The years 1423-1426 were marked by internal Hussite divisions and clashes, especially between Prague and Jan Žižka (the battle of Strauchův dvůr in 1423 and the battle of Malešov in 1424). The Hussites eventually emerged from this period successfully and the mutual reconciliation led the alliances of Hussite towns and nobility to continue of the cooperation. In 1425, city of Prague, town of Tábor and eastern Bohemia-origin Orphans (formerly Orebites) were joined by the new union of towns of Žatec and Louny. In June 1426, the Hussites ended this difficult period by the significant defeat of the Saxon army in the Battle of Ústí nad Labem.

In 1427, the 3rd Crusade against the Hussites was set out under the leading of the Elector of Brandenburg, Margrave Frederick I of House Hohenzollern, and Otto of Ziegenheim, the Archbishop of Trier. However, the expedition ended by the defeat of Crusaders in the Battle of Tachov, and a period of the so-called "glorious raids" (or "chevauchées") of the Hussite armies followed between 1427-1433. These operations were characteristic by combination of bringing the war to the enemy's territory with the attempts to spread the ideas of Hussitisme and collecting of equipment and supplies by looting as well – especially the last point was conditioned by the fact that Bohemian lands suffered a series of crop failures at that time and the general trade embargo against the Hussites proclaimed from 1420 onwards almost stopped the international trade with neighbouring countries.

The last attempt to defeat the Hussites in the field was the 4th Crusade, which ended in mid-August 1431 by the defeat and flight of the Crusaders from the Battle of Domažlice. Just after this moment the Catholic Europe take the path of diplomacy and invite the Hussites to the Council of Basel. There (and for a long afterwards) the Hussites defended the basis of their ideas, the so-called Four Articles of Prague. Negotiations and the search for compromises dragged on.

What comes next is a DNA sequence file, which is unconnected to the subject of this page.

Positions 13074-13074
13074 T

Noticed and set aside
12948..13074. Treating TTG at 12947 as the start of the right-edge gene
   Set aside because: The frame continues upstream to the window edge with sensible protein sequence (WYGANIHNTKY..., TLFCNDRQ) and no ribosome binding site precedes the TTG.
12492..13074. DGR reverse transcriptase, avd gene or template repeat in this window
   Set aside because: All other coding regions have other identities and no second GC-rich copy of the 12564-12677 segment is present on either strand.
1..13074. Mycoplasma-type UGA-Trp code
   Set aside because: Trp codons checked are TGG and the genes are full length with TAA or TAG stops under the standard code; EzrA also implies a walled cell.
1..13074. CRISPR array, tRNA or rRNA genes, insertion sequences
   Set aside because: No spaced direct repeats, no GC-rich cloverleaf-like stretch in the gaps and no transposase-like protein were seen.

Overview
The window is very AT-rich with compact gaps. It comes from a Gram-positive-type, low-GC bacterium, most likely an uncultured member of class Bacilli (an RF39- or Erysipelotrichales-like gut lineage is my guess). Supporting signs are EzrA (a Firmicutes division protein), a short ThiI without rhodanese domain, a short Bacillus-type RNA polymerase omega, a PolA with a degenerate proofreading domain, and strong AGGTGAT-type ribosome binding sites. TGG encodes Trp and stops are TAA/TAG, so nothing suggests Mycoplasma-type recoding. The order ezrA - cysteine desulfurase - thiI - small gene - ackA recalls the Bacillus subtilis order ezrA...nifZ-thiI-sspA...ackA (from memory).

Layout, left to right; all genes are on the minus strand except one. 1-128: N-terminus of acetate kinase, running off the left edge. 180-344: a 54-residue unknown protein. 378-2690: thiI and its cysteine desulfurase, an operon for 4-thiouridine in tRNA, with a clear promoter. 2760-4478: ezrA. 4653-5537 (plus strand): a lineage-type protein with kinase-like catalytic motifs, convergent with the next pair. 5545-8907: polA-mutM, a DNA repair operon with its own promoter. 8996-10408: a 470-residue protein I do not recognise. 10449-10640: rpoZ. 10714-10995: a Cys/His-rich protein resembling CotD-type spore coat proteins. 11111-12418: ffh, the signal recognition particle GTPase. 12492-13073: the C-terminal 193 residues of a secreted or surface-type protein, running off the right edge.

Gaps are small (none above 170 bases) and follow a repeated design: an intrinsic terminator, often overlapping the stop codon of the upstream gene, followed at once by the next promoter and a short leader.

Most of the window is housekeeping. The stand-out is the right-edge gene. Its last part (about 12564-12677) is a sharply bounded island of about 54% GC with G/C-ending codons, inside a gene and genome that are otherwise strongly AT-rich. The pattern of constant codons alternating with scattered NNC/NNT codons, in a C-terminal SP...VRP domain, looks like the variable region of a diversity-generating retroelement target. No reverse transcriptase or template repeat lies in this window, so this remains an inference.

However, the efforts to compromise and end the wars were undermined not only by the biased Catholics and the Pope, but also by the Hussite radicals and especially their striking force. Initially, the basis of the Hussites' military strength were the summoned armies of individual alliances uniting the troops from towns, countryside and the Hussite nobility – i. e. alliances of Prague, Tábor, Orphans (formerly Orebites in the region of Eastern Bohemia) and Žatec-Louny towns – but alongside them, permanent field armies of radicals gradually emerged and became the main force for expeditions beyond the borders. The refusal of the field armies to deal with Catholics had a purely secular reason in addition to the religious one – the field armies would lose the purpose of their existence and the basis of their livelihood by potential ending of the wars. In 1431-1433, regardless of any negotiations, the field armies also besieged the Catholic bastion of the city of Pilsen but unsuccessfully. This situation eventually resulted to the formation of a fragile coalition of moderate Hussites with Catholics against the Hussite radicals and their field armies. The final clash between the two sides took place on 30 May 1434 in the Battle of Lipany, where the radical field armies were defeated and largely destroyed and the radical leader Prokop the Great fell.

This result finally opened the way for further negotiations, which ended in the adoption and promulgation of the so-called Basel Compacts on 5 July 1436. Sigismund was then accepted as a King of Bohemia by virtually all the inhabitants of the Kingdom of Bohemia. Only the last of the hardest Hussite radicals like Jan Roháč of Dubá continued their armed resistance. The last combat operations of the Hussite wars are considered to be the Battle of Křeč 1435, in which the troops of Oldřich II of Rožmberk defeated the marching army of the Taborites and the final end is considered to be the storming of Jan Roháč´s Castle of Sion on 6 September 1437 followed by the capture and subsequent execution of Jan Roháč of Dubá in Prague.